Solving small problems is a huge part of building. I’ve always enjoyed crossword puzzles and the like, so I shouldn’t be at all surprised that I am enjoying building the house so much. Today’s problem was how to lift 24 sheets of OSB panels 11 feet up in the air. (2 feet of foundation + 8 feet of wall + 1 foot of joists = 11) You see, each panel is 4 feet wide and 8 feet long, and weighs 59 pounds, so not only are they heavy, but it is difficult just to get your arms around one. My solution was to build a small section of scaffolding about 6 feet long and 5 feet high. Then I would carry the OSB over to the scaffolding while holding it just like this guy is.
Turning it so the shorter side is down, I then lifted it up onto the scaffolding
Then I would climb up to the top, grab the end of it and pull it the rest of the way up. This was easy once I had a couple of them already up there to stand on but for the first ones I had to just stand on a couple of 2×6 boards that I had laid out perpendicular across the joists. Have I mentioned that building a house is a great way to face your fear of heights? I lifted every single one of the 24 boards up to the top of the wall in this same manner. The first row you attach is the most important one to be straight because all the other rows will interlock with it. I used my chalk reel to snap a line 4 feet in from the edge to ensure that I got it just right. Next, I applied a liberal bead of elastomeric construction adhesive to the top of the joists.
I set the board down over the joists so it lined up with the one corner of the house and ensured that the other end was halfway onto a joist. This is the reason why I lined the joists up 24″ on center. The 8′ long panel spans 4 joists and on the outer joists it leaves enough space to share the joist with another panel. Once the panel is perfectly lined up the code calls for it to be nailed with 8d common nails every 6″ on the edges and every 12″ in the middle areas where a joist runs under it. The boards are marked out so you can easily find the spots where these nails should go if the joists were lined up correctly. If you look closely you can see them…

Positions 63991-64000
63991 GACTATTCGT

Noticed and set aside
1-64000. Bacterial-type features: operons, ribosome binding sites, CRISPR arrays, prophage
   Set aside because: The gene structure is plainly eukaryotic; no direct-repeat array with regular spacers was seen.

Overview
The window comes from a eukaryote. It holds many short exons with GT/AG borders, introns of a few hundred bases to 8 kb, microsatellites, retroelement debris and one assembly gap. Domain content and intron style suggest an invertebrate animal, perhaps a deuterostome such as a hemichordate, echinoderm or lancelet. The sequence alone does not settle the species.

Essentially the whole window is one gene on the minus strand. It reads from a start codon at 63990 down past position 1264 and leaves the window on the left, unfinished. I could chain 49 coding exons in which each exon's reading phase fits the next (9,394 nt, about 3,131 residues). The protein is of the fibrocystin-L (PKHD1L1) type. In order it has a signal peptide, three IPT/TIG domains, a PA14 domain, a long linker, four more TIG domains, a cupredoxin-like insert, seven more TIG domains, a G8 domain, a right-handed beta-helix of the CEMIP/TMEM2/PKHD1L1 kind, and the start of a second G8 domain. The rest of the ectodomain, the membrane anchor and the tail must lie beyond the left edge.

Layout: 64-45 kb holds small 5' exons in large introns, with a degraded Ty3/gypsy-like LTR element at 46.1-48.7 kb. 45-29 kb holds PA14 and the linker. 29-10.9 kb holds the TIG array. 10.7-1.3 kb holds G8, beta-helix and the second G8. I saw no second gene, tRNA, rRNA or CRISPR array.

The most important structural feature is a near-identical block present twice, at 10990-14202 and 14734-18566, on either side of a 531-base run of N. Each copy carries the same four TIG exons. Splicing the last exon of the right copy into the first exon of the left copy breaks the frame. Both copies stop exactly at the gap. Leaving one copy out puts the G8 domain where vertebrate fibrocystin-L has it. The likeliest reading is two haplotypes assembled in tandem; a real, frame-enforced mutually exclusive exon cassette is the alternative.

You can also see how I left a small gap in between each board to allow for expansion due to heat and/or moisture. Four of these 8′ long panels were enough to run down the length of the house. For the next row, I cut a panel in half. Staggering the seams in this way adds strength to the floor. With the first two rows complete you can see how the staggering seams look. Notice how I positioned the other boards so I could walk around as I worked.
When I got to the row above the blocking I used a sander to make sure that none of the blocks stuck up above the joists. I also measured out where pipes would go through so I could easily find them later. One of the pipe fittings stuck up above the joists so I had to cut a hole for it in the OSB.
Luckily I thought ahead a little bit and before I got to the last panel I cut out a hole for the stairway opening. Otherwise I wouldn’t have been able to get back down! The opening will eventually be much larger but for safety reasons I left it just big enough to allow for comfortable access. I marked a warning on the areas that will eventually be cut out because there aren’t any joists underneath. The OSB floorboards are strong but without a joist underneath they could easily break.
The last step was to run a circular saw all the way around the perimeter to remove any protrusions. Because of the small gap between each board there was about a 1/4 inch left around the edges. That and the stairway opening was the only waste I had. This is very rare in today’s average construction job as the house plans usually call for a bunch of details and angles in the floor. Contractors cut panels in all sorts of ways as needed and then discard what they don’t use, which can be a substantial amount. This is one of the benefits of designing a house yourself. I specifically designed the house with dimensions divisible by 4 feet for this very reason.